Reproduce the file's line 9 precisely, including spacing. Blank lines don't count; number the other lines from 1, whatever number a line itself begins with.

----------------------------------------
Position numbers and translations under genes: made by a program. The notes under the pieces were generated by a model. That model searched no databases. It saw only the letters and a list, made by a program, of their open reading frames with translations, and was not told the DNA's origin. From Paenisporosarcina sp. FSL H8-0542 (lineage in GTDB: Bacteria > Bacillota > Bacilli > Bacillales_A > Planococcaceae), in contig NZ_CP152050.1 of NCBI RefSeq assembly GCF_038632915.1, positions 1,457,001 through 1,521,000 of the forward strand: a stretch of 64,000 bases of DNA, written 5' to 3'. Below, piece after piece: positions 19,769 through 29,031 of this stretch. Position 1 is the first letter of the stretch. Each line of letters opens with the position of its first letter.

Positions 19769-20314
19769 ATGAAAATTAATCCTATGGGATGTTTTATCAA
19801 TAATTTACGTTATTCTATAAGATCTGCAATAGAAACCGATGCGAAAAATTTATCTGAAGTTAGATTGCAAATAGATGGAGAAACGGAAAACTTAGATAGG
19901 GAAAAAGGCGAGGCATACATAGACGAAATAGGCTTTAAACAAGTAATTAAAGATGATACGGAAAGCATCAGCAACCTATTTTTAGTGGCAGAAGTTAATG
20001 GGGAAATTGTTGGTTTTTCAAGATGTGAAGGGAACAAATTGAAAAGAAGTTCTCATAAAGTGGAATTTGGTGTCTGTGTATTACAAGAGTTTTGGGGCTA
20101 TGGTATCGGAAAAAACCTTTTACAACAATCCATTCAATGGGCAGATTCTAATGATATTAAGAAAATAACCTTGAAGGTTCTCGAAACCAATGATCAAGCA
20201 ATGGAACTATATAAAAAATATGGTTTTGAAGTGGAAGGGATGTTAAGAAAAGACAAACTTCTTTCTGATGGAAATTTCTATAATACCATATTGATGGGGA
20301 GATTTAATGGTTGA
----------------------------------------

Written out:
20301 GATTTAATGGTTGA